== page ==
In general IT literate parents are already in a good position to help their children become familiar with ICT around and outside of the home. They can already teach their children the basics such as using a mouse and keyboard, touch screen devices, games consoles, play phones all before they enter the childcare setting. ICT has been embedded into the Early Years Curriculum as a separate subject so it can offer new and further things to these children, as well as introduce the basics to those who don't have this advantage from home.
Using digital cameras or camcorders children can record or photograph things at home that they may not be able to take into the childcare setting for safety or risk of loss reasons, and then talk about them once in the setting - examples of this could be pets, precious things, clothes etc.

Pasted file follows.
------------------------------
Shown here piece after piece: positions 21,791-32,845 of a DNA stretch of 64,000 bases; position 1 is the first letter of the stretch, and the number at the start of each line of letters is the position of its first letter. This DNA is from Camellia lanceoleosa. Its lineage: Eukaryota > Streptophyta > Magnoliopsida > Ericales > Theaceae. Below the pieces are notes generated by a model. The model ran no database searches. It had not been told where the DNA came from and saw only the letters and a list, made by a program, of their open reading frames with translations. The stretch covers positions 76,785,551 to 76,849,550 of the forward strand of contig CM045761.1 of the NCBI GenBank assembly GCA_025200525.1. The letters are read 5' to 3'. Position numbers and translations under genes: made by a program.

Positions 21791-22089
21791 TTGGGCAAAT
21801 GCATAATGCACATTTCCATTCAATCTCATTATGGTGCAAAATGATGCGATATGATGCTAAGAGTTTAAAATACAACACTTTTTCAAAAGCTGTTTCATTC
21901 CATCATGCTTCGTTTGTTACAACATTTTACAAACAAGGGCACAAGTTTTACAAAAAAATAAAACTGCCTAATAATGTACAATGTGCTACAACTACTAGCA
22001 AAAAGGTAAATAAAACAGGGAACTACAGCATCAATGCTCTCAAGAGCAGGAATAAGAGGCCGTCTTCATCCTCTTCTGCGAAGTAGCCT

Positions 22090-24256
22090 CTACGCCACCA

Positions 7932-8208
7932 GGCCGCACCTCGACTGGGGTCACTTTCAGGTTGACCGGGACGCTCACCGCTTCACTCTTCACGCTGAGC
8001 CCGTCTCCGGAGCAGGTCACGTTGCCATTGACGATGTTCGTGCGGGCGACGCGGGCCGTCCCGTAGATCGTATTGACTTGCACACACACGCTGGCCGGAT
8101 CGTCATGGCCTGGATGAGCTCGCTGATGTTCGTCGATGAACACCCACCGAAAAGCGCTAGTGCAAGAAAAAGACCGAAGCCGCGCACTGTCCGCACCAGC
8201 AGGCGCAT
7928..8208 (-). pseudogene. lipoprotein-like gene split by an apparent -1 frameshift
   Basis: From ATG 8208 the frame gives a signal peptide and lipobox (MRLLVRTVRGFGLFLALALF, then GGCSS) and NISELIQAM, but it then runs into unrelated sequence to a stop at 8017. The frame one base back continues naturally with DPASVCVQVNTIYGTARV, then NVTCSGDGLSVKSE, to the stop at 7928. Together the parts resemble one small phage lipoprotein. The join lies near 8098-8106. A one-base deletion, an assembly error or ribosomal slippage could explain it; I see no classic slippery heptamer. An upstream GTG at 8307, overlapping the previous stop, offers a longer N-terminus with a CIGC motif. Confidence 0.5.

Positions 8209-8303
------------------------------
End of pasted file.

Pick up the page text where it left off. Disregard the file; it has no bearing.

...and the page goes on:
Parents who are not IT literate can access free ICT courses at most local colleges or community centres. Classes include basic PC processing, using laminators, using digital cameras, introduction to interactive white boards. Most towns have internet cafes and computers for use in local libraries, some McDonald branches now even have iPads you can play whilst visiting!
The childcare setting itself can offer email and text messaging services for newsletters, photos and essential messages such as closures or general reminders. Some settings even have cctv or webcams for parents to watch their children at play during the day from their home or work computers.